The real goal is political correctness and this ought to be a concern for any Christian parent that uses public education.

The binary thinking that needed expanding in the conversation he or she over heard involved, you guessed it, homosexuality.

One or more four-year-olds said that boys marry girls and another said that girls can marry girls and boys can marry boys. Apparently, there was a slight disagreement among the four-year-olds.

The educator came to the rescue. What an opportunity to have a conversation and expand (change) the thinking of narrow minded four-year-olds.

The educator explained that love is the issue and not gender. Since love was the issue anyone can marry anyone.

Christian parents that take Ephesians 6:4 seriously should be alarmed.

You work hard to educate your precious four-year-old in the discipline and instruction of the Lord and in public pre-school their binary non-“pc” attitudes are corrected. Did you know? Do you care?

Please do not take this as a total dissing of public education. I realize that many have good reasons for using it including no other choice.

My point is this: Biblical counseling is discipleship as I’ve said many times before. Discipling and counseling your children could not be more important.

I think of a friend who told me that he had four little boys to disciple and that was his priority; His attitude was spot on. Parents must be on top of discipling their children because if they do not someone else will.

Do not assume the public education is neutral. It is not.

Even a casual observer of public education must realize there is an agenda afoot; There has been for some time. It’s just now it is more and more overt as a genuine Christian worldview is mocked and disparaged and corrected when your four-year-old innocently reflects the worldview of his or her Christian parents.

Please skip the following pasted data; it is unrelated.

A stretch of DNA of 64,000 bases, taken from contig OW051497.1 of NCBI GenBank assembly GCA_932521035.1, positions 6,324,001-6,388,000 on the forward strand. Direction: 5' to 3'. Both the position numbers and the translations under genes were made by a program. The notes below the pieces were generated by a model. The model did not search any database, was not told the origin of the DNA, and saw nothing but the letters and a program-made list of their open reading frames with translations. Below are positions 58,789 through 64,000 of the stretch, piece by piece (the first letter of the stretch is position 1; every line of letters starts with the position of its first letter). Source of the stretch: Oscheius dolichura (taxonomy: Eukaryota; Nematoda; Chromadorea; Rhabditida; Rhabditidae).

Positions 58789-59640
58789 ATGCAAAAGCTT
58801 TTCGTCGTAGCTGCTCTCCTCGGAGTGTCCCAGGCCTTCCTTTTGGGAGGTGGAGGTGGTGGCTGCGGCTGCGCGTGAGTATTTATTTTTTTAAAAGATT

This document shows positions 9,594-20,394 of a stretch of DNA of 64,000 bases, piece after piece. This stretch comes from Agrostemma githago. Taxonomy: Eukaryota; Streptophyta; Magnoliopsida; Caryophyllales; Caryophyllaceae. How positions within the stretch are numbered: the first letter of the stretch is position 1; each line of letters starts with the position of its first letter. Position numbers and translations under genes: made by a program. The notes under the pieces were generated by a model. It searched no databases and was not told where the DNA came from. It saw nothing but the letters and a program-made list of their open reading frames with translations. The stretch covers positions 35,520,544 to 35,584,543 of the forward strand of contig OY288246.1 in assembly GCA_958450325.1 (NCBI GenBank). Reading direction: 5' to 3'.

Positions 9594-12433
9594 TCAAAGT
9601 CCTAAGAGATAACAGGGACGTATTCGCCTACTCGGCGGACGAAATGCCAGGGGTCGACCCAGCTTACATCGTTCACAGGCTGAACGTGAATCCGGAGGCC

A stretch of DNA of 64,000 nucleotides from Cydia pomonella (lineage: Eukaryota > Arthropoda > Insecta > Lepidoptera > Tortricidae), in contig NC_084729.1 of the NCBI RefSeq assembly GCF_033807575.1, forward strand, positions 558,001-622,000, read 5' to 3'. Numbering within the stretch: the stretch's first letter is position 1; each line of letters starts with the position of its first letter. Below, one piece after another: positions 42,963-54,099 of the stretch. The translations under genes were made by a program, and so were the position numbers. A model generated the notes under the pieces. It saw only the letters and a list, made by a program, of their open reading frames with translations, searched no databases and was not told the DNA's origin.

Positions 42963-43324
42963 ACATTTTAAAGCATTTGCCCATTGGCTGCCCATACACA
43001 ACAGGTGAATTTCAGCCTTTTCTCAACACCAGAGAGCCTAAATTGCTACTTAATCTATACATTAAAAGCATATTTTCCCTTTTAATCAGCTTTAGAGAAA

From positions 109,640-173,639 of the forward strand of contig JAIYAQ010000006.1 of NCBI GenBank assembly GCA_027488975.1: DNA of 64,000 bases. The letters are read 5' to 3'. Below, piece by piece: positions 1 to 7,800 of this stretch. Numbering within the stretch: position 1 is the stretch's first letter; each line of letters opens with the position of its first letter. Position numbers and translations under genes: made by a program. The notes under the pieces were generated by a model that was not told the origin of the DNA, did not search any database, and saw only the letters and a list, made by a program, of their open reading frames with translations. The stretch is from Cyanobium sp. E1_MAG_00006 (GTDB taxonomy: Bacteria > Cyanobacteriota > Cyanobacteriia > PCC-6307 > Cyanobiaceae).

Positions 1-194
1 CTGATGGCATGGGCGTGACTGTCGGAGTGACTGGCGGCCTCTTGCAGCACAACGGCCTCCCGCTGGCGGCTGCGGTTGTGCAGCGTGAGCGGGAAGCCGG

I am a grandfather now and my five-year-old grandson starts public kindergarten this fall after “graduating” from a Christian pre-school.

I am certain that my son is serious about Ephesians 6:4. I am equally certain that he will be on top of what my grandson hears, understands and repeats. I am equally certain my son will challenge the public school if and when my grandson is mocked, corrected or verbally abused by educators with an agenda. My son will be on guard.

I’m simply sad that we have to fight this fight in the first place.

Dads: disciple your kids because if you don’t someone else will and you probably won’t like it.

Is Biblical Counseling Applicable for Everyone? {Part 2}

(Biblical Counseling Basics Series)

Part One in this series, Is Biblical Counseling Applicable to Everyone, covered the topic of Salvation. In order for Biblical Counseling to be effective, the person has to believe the gospel and be in right relationship with God through Christ alone.

If a person does not truly believe the gospel of grace alone, through faith alone in Christ alone then biblical counseling cannot be effective and any principles drawn from the Scriptures becomes nothing more than “take it or leave it advice.”

Here is an example of why getting the gospel right matters.